Image from the “Living the Dream” contest most recently held here at Lancasterpolo.
Is Sponsorship the Only Way?
The bike polo Illuminati spend an exorbitant amount of time trying to decide if indeed bike polo is in the decline (I don’t think it is) and what we can do to reverse that trend if it proves to be accurate (which it’s not). Still, even if you’re only mildly involved in the game, chances are you have some sort of interest in where the sport is going and how that’s going to affect you down the line.
One of the refrains I hear more often than not is “wait until we get our first big sponsor.” And, no doubt, if Gatorade or Nike or Adidas wanted to throw a few thousand dollars at the NAH each year, we’d see some significant changes to how much support clubs got in order to host tourneys and build courts and whatever else. But throwing money at something isn’t always the best way to fix it. I know this as a fact, as I recently tried throwing my wallet at a leaking faucet and all I got was a wet wallet. (Thanks, Obama.)
But as true as that sounds–that getting a big chunk of dough will help our sport–I believe there is a more effective way to:
- Gain a steady stream of new players for all clubs
- Establish the sport as marketable/profitable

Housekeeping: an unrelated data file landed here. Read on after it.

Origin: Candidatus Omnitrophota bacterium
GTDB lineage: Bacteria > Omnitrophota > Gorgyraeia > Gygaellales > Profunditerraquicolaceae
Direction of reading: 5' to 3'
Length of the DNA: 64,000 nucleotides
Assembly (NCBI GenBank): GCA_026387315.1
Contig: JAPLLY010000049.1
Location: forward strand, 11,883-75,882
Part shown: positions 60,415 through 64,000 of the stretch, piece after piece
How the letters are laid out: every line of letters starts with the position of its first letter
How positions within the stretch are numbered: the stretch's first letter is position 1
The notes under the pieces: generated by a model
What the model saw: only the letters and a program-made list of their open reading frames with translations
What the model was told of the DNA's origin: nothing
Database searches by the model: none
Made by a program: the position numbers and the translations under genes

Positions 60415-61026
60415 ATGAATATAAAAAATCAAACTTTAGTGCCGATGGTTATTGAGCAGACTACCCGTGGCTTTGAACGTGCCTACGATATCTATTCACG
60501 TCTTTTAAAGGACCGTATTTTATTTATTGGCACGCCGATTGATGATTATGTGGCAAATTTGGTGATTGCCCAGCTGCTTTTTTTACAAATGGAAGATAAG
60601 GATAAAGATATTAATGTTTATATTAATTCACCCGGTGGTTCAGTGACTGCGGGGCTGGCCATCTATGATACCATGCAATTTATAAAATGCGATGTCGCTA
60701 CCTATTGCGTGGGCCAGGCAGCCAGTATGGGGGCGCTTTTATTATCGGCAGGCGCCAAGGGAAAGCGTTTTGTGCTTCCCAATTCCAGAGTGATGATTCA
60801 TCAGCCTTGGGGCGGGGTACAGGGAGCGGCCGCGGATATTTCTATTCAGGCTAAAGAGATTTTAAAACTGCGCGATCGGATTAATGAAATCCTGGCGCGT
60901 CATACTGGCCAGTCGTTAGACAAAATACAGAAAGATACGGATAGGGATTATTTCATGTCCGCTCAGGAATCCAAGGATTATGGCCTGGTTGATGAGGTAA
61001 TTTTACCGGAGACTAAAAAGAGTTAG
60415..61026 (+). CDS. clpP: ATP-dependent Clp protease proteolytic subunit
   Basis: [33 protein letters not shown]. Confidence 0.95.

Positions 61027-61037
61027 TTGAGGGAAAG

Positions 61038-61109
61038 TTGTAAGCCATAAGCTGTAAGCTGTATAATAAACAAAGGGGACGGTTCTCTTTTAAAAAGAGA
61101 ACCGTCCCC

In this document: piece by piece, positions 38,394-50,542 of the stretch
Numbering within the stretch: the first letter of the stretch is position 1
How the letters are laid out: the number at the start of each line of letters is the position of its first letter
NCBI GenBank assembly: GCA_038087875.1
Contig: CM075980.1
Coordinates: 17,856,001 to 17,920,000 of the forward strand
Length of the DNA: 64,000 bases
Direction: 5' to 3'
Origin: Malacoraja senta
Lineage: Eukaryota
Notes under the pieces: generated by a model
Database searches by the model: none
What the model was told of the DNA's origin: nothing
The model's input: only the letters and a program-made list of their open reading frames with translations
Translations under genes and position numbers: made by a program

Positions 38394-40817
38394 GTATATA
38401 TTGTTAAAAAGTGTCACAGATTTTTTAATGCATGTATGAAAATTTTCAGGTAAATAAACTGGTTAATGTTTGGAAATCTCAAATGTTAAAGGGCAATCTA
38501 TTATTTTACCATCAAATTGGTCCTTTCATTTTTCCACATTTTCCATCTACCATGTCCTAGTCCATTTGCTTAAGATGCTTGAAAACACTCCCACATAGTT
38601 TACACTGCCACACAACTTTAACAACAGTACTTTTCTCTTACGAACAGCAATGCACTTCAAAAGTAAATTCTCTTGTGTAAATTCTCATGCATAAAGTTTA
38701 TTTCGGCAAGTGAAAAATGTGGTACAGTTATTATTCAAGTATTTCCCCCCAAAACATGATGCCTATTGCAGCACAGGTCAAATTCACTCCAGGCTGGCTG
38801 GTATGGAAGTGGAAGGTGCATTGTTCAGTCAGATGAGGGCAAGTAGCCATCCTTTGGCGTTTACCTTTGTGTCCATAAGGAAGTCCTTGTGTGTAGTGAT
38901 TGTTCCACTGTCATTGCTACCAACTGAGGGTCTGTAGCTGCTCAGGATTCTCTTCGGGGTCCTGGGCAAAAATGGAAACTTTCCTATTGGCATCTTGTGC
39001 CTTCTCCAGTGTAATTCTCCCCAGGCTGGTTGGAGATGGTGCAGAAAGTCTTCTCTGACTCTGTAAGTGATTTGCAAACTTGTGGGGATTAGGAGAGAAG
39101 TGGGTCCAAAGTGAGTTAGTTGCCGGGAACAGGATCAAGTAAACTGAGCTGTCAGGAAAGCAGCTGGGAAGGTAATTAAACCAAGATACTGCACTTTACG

- Create a community that is unified and vibrant
Look to the Gym Class
And it comes down to introducing grade-schools to the sport, and encouraging them, in turn, to introduce bike polo as a extra-curricular activity/gym class event.
Why is this a good idea? Well, let’s start with the basics: the more people we have getting involved in bike polo, the more likely it is that the sport will live beyond the first big wave we have going right now. People who learn to play a sport earlier in life are likely to develop a certain enjoyment from it, and typically continue to play that sport into college (or at least play it on the weekends with friends to stay in shape after college and what-not). Furthermore we’d be institutionalizing the game itself, making for a set way of learning the sport and having it be available to more people than just those who stumble into the game through luck.
This model (the school focus rather than sponsor focus) also gives bike polo equipment manufacturers something that they’re dying for: bulk orders. Imagine if a school–just one–needed to begin this sort of program up. They’d need to order dozens of complete mallets, dozens of various sized bikes (or at least bikes that could suit all body types–I remember how fun it was to be the only guy who needed the smallest golf club in gym class), and safety equipment to boot. Even if just a few companies were able to lock down those orders, the impact on their ability to research and develop more equipment (not to mention offer it up at a cheaper price) would be monumental. Read more